Through The Glass DarklyThe Reflection Of Society — страница 4

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facet in the foundation of it’s world view and importance to our analysis. Modernism, as defined by Hassan, is a vertical institution. It has a defined hierarchy, with reliance on a specific structure, synthesis and traditional symbolism. Looking at Lyotard, the reliance on a meta-narrative is present. The meta-narrative is just that, the grand narrative, the big story. The meta-narrative is very much like the Force in the Star Wars series by George Lucas but in this case it serves as the institution that verifies knowledge. Knowledge is the ever-present currency of humanity. Film noir was Modernist because it had a specific meta-narrative, a dark and macabre Force that connected the grand narratives with each other. It also relied on an untraditional structure that was

standard for the genre and a particular brand of symbolism. Touch of Evil has a foundation within these norms of the film noir genre but through its deviations from those it also has Post-Modernist aspects. This is scene most specifically through the shift in imagery of the “marrying women” and “femme fatale”. An examination of film noir itself is required before an examination of these themes can continue.Film noir developed as a criticism of society prior to and following World War II that encapsulated the worldview through dark and often disturbing visual images and thematic content. According to most critics, film noir originated with the motion picture The Maltese Falcon in 1941 but the genre did not reach its height until the post war years. Film noir inherently

questions and critiques current government and social institutions. One of its favorite targets was women, who represented a key component of the basic family structure, a microcosm for society. At the dawn of the film noir era, women were experiencing new freedoms brought about by the economic necessity created during World War which required women to work outside the home. This freedom transcended to other areas and women were no longer content to remain in their traditional stereotypes. In response, film noir created the “femme fatale”. By the time of Touch of Evil, women had again returned to the home while America was experiencing the baby boom and were increasingly seen as more of a threat towards men from their traditional role of expecting wife and mother. Again, film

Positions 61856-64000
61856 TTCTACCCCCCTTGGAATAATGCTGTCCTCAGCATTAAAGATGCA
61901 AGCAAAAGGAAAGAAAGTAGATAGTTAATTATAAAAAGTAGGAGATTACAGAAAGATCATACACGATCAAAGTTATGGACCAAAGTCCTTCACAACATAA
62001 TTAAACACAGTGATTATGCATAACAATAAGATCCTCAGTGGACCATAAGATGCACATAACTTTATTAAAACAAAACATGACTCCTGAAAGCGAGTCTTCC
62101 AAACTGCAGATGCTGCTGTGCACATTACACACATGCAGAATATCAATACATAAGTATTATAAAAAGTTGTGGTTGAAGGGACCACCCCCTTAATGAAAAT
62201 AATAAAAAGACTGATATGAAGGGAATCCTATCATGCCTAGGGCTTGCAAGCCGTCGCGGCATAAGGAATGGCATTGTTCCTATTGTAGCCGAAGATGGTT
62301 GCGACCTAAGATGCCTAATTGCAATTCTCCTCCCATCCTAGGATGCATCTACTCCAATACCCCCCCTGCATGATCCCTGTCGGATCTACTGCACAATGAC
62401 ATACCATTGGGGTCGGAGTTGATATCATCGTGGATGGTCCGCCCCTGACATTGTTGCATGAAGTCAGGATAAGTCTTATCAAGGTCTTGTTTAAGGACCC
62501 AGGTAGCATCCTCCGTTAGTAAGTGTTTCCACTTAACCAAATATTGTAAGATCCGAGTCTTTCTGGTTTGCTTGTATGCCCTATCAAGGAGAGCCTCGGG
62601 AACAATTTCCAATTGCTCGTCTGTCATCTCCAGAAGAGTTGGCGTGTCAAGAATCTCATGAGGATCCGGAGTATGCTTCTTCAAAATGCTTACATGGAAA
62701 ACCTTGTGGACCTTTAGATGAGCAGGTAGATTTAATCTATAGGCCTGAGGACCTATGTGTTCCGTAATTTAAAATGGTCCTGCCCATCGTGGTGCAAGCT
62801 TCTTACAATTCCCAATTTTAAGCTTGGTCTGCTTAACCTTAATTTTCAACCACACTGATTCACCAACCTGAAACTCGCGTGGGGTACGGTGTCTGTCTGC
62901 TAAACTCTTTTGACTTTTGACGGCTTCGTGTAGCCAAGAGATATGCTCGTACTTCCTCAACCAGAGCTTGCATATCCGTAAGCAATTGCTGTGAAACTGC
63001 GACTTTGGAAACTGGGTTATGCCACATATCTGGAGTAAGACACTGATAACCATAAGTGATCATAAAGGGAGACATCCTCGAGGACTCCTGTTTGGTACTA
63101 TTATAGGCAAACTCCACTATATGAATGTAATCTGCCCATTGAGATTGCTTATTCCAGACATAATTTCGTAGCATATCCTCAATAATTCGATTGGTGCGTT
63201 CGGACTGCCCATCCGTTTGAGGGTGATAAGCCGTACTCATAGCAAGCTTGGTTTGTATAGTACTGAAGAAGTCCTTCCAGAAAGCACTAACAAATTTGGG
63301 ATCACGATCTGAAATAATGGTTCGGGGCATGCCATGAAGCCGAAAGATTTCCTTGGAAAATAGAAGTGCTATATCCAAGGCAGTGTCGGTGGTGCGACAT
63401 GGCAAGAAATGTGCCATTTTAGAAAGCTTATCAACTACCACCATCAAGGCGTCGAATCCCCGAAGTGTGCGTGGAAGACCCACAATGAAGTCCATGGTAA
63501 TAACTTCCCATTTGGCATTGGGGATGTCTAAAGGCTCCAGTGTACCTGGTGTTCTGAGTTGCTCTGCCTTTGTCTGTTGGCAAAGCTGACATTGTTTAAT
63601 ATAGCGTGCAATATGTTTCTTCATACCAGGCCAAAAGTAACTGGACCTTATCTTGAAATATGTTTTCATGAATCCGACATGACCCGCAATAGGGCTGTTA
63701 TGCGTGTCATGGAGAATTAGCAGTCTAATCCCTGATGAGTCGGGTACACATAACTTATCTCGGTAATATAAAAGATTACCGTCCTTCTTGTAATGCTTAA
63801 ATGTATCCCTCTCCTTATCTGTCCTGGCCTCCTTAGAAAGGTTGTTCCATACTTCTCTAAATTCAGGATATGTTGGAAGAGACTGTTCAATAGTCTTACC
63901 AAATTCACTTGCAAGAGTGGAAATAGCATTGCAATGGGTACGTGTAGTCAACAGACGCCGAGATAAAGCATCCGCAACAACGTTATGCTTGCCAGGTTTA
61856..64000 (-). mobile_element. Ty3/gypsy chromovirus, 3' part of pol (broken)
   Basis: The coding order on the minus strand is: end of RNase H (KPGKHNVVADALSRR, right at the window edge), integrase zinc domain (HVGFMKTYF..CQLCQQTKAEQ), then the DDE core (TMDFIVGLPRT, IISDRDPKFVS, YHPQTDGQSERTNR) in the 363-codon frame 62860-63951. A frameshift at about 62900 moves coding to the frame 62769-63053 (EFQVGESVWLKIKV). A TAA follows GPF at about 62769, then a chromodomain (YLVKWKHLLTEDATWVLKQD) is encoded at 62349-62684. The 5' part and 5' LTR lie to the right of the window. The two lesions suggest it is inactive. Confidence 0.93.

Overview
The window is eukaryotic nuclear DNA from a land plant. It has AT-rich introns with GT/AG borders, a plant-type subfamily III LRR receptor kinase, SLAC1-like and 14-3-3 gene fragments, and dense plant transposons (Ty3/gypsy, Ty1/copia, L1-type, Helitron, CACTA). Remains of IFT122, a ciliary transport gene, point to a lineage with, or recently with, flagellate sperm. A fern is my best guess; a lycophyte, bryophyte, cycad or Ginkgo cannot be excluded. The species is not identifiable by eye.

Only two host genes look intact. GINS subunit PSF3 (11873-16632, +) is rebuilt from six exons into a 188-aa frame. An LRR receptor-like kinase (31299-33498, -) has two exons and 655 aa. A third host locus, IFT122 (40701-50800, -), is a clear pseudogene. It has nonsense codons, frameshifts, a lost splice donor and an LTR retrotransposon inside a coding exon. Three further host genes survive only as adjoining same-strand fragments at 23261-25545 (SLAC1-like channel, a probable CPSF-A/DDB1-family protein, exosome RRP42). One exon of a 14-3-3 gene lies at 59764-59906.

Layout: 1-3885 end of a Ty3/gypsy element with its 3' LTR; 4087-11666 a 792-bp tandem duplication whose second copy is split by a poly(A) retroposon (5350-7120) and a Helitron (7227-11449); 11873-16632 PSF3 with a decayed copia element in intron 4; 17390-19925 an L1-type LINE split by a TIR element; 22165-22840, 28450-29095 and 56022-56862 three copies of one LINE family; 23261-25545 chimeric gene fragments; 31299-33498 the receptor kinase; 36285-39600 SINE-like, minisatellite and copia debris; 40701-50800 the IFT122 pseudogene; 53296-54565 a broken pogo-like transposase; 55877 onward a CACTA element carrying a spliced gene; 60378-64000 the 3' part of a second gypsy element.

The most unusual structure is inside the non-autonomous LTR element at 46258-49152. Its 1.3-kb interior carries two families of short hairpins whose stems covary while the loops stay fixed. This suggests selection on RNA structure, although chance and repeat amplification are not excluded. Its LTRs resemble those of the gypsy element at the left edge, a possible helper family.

noir responded with a new role: the “marrying women”. (Blaser)Three types of women were represented through film noir in reference to the women existing in society: the “femme fatale”, the “good women” and the “marrying women”. The “femme fatale” was the most revolutionary of the women represented in film noir. She refused the traditional role of women in society. She denied marriage and reveled in sexual freedom. In fact her sensuality is one of her defining characteristics, coupled with her strength of character and fierce independence. The nature of the “good women” drastically contrasts this independence and strong will of the “femme fatale.” The “good women” embraces her traditional role and stereotype. She is what society wants the man to

have, but on screen she is boring and unattractive in comparison to the “femme fatale”. The last woman to shadow the film noir is the “marrying woman”. Historically, the “femme fatale” was a reflection of those women who worked during the war and were reluctant to return to their humble labors within the home. In the late 40’s and into the 50’s a new woman emerged that film noir criticized. The “marrying woman” submitted to her domesticated role but dragged her husband down with her, making him the slave to the family. (Blaser)Within Touch of Evil, the traditional role of the “marrying women”, portrayed through Susan Vargas’ character, and the “femme fatale”, which was seen in Tanya, were altered, paralleling the concerns of the time and branching

into the Post-Modernist aspects of the film. Susan Vargas’ character existed as the perfect wife: beautiful, intelligent, devoted to her husband: a devotion that appeared often as an entrapment. Tanya was a prostitute, living on the wrong side of the border and whose dusky figure was framed by dark hair, gypsy clothing and an air of sensuality. At initial inspection, both conformed to the stereotypical “marrying woman” and “femme fatale” expected in film noir. As Touch of Evil progressed, Susan was depicted as more of a threat to her husband, trying to dissuade him from his job, becoming a vulnerability by remaining by him when she should return to Mexico City, and Tanya, the classically destructive “femme fatale”, became the nurturing force that supported Quinlan